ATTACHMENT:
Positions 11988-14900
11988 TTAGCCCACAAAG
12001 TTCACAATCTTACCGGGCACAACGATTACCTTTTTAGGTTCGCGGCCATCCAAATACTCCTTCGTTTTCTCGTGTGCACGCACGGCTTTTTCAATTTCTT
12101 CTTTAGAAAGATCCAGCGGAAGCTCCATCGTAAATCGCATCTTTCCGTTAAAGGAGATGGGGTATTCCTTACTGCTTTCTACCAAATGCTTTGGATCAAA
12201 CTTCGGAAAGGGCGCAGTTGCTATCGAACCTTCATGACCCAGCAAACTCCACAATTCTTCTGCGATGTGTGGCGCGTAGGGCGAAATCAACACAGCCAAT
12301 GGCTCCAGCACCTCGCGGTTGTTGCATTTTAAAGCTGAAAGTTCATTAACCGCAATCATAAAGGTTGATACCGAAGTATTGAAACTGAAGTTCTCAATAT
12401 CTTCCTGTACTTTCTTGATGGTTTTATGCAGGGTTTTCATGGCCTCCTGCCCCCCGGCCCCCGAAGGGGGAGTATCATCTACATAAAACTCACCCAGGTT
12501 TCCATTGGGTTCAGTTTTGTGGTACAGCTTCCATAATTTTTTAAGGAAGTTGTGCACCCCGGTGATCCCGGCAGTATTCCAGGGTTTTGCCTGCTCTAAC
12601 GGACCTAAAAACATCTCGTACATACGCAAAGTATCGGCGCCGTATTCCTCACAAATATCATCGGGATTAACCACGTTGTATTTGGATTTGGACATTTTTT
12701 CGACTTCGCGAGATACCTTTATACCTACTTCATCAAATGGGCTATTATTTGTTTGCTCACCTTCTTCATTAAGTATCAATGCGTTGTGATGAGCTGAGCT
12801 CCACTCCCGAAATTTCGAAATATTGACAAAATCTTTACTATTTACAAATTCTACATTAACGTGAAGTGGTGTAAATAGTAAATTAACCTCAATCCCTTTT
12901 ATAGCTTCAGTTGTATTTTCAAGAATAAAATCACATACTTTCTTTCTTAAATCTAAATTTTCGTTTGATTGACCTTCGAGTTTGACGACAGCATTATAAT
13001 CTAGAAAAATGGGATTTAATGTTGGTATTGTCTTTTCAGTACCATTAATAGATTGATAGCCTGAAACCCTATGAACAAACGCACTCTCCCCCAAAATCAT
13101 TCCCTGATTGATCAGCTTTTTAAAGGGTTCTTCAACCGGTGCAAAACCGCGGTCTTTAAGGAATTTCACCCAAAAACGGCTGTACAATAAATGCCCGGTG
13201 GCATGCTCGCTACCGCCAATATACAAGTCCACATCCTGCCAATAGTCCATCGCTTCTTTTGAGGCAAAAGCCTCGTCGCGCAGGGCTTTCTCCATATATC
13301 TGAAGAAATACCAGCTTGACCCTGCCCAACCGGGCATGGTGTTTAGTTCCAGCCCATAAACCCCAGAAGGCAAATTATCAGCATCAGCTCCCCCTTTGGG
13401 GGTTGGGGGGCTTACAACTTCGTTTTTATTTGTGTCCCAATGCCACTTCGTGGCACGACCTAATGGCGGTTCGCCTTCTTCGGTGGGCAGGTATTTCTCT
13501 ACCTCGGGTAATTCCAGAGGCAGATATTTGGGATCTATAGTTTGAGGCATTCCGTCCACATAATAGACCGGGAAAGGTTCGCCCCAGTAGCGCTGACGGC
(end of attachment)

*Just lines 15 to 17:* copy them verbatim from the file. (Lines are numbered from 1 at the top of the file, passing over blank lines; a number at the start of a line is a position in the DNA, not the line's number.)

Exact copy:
13201 GCATGCTCGCTACCGCCAATATACAAGTCCACATCCTGCCAATAGTCCATCGCTTCTTTTGAGGCAAAAGCCTCGTCGCGCAGGGCTTTCTCCATATATC
13301 TGAAGAAATACCAGCTTGACCCTGCCCAACCGGGCATGGTGTTTAGTTCCAGCCCATAAACCCCAGAAGGCAAATTATCAGCATCAGCTCCCCCTTTGGG
13401 GGTTGGGGGGCTTACAACTTCGTTTTTATTTGTGTCCCAATGCCACTTCGTGGCACGACCTAATGGCGGTTCGCCTTCTTCGGTGGGCAGGTATTTCTCT